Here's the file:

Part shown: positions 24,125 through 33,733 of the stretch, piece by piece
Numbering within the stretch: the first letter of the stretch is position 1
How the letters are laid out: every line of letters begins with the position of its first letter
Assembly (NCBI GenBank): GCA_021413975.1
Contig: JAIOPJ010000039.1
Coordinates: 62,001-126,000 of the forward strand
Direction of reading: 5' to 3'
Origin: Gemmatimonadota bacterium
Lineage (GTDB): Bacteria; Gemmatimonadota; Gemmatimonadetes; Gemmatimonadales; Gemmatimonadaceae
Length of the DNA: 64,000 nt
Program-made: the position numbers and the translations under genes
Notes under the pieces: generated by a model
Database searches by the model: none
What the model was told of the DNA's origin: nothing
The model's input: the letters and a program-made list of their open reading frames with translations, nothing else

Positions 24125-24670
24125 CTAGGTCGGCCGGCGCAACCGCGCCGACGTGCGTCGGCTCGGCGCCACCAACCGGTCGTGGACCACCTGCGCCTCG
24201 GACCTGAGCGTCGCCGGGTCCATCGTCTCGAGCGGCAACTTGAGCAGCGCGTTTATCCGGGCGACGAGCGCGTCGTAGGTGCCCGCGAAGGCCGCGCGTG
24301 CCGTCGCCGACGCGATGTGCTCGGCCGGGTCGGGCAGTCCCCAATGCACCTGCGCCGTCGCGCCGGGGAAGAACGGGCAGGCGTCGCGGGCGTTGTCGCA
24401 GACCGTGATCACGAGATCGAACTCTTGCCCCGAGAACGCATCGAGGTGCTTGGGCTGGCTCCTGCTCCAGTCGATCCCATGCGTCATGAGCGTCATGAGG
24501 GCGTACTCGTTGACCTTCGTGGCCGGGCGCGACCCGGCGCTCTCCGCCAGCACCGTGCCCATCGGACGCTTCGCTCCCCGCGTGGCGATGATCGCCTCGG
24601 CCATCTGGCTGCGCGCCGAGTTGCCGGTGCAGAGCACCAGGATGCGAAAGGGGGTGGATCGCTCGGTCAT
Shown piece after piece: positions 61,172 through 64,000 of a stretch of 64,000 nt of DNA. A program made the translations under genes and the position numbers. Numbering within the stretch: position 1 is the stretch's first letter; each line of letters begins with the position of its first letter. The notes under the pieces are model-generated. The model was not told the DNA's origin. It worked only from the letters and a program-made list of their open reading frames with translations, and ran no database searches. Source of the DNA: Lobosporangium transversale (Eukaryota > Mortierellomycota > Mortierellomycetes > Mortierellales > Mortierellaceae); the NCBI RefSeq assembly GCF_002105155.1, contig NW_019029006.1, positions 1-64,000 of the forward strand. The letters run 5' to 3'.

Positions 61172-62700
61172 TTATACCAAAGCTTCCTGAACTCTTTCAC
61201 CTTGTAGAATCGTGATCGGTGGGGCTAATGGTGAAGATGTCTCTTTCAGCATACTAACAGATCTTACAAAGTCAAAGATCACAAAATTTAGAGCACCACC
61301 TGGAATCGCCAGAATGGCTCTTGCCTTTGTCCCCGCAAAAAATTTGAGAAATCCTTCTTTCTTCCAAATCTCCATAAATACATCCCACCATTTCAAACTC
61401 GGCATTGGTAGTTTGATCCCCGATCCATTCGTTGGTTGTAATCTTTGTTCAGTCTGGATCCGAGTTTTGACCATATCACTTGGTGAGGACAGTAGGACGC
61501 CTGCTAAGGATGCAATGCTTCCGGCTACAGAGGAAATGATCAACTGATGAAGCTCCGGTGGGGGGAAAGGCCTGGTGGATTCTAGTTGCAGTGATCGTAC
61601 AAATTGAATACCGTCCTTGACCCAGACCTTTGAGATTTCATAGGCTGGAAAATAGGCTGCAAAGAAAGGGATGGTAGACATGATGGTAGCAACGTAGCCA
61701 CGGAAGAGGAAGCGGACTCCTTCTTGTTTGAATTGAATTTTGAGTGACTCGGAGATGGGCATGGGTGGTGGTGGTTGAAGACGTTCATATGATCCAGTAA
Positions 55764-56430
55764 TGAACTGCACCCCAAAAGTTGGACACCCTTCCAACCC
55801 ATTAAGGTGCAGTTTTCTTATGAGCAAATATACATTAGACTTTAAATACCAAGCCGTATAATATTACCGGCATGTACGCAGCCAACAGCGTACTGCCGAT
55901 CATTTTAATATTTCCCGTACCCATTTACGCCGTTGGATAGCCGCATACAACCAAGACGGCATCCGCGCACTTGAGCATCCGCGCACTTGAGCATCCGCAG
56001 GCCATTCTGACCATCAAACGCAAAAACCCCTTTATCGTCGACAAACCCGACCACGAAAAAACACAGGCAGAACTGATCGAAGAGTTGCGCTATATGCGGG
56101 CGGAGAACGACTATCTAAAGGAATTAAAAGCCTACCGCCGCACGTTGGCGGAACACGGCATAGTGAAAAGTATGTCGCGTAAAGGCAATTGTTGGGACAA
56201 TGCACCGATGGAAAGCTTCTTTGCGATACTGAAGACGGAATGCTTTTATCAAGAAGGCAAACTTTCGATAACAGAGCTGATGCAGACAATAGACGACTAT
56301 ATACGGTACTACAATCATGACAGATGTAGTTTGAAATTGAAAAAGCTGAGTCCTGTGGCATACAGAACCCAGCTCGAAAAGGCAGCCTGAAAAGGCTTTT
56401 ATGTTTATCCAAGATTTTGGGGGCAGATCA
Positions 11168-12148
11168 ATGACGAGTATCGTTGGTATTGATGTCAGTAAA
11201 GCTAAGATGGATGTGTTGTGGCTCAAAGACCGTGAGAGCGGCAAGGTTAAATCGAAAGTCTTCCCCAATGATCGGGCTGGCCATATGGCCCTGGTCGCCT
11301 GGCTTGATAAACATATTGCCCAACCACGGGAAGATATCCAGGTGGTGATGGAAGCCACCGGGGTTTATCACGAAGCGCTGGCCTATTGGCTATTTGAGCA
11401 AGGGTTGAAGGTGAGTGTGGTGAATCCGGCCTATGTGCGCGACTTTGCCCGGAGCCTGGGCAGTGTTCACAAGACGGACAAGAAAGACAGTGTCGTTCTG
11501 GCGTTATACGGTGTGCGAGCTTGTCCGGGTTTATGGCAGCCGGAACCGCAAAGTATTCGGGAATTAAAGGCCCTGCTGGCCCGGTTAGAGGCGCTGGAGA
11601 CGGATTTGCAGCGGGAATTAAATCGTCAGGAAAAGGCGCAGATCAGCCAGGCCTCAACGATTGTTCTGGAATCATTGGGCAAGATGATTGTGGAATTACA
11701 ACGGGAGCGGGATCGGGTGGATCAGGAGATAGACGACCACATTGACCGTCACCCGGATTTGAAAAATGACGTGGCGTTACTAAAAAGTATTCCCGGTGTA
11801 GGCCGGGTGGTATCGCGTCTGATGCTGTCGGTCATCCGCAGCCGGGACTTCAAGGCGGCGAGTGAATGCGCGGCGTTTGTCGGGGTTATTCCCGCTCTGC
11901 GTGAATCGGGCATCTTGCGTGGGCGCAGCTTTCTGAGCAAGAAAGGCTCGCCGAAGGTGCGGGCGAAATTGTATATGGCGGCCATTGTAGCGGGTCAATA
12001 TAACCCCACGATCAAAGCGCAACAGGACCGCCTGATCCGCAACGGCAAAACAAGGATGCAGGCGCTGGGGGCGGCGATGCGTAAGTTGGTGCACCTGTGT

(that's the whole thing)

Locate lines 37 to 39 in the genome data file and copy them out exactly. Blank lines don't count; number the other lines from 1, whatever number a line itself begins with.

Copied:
56101 CGGAGAACGACTATCTAAAGGAATTAAAAGCCTACCGCCGCACGTTGGCGGAACACGGCATAGTGAAAAGTATGTCGCGTAAAGGCAATTGTTGGGACAA
56201 TGCACCGATGGAAAGCTTCTTTGCGATACTGAAGACGGAATGCTTTTATCAAGAAGGCAAACTTTCGATAACAGAGCTGATGCAGACAATAGACGACTAT
56301 ATACGGTACTACAATCATGACAGATGTAGTTTGAAATTGAAAAAGCTGAGTCCTGTGGCATACAGAACCCAGCTCGAAAAGGCAGCCTGAAAAGGCTTTT